This is why we’re here. Winnipeg is a city with troubles. Winnipeg is also a city with things going for it. It is a difficult place to live for some. We should want it to become a better place to live for all. There is no better parallel then when Jeremiah wrote instructions to God’s People while they were in exile in Babylon. Living in troubled times, on the margins of their culture, they were tempted to withdraw into their own religious bubble. Perhaps they felt tempted to throw their hands up and see the world around them in a “hell-in-a-handbasket” way. No! said God through Jeremiah. They were to get involved, make their lives there, and work to the betterment of all their neighbours. Seek the welfare of the city, they were told, which meant working for the prosperity, safety, and flourishing of the wider community. And pray to the LORD on its behalf they were commanded (hear this echoing in Peter & Paul?). As God’s People in Winnipeg in 2015, we are to participate and pray as well. The city (through the Police Chief’s leadership) is even asking us to. Why should we pray for the Police? Because they are an instrument of God for social betterment. Why should we pray for the communities served by them? Because we are a part of those communities. Why should we pray for the Police and the good of the entire city? Because, like the Babylonian Exiles, we have been placed by God here in Winnipeg for HIs purposes. It is the reason we’re here.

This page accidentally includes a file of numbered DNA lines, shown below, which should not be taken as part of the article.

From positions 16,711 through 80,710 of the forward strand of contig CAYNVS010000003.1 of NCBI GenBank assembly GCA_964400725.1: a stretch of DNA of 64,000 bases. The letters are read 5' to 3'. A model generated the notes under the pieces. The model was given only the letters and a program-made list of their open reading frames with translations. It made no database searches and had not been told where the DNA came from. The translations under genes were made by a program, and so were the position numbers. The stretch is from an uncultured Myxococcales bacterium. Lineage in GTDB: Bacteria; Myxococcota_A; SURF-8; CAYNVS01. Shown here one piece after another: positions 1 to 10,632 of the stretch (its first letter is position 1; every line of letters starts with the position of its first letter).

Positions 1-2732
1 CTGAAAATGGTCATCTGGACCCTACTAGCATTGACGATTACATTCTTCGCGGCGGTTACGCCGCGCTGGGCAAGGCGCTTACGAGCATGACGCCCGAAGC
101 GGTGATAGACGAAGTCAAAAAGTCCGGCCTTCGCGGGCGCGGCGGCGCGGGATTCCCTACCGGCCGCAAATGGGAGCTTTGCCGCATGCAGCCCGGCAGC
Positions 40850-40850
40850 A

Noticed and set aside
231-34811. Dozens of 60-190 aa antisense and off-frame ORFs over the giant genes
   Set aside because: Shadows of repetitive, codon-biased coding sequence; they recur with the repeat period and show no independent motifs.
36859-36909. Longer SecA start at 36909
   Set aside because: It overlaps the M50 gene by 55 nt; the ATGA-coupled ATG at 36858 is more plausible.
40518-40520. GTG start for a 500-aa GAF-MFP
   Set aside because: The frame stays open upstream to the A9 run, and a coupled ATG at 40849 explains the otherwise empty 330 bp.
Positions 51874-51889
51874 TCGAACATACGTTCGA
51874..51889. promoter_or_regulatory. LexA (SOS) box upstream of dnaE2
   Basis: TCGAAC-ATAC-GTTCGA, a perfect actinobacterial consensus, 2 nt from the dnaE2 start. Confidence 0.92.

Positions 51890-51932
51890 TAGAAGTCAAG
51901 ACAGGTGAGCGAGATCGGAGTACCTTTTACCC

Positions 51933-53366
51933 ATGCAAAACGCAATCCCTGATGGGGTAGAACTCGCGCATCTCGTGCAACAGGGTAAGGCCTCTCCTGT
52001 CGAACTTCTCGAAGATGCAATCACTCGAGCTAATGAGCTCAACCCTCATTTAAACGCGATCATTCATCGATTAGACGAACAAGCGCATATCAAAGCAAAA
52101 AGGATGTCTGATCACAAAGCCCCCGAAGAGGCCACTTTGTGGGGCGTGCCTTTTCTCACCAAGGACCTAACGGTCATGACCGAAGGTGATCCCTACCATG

Above is a submachine gun with the French words – Ceci n’est pas une religion. It’s a play on Magritte’s famous The Treachery of Images – but that is an art history lesson for another day.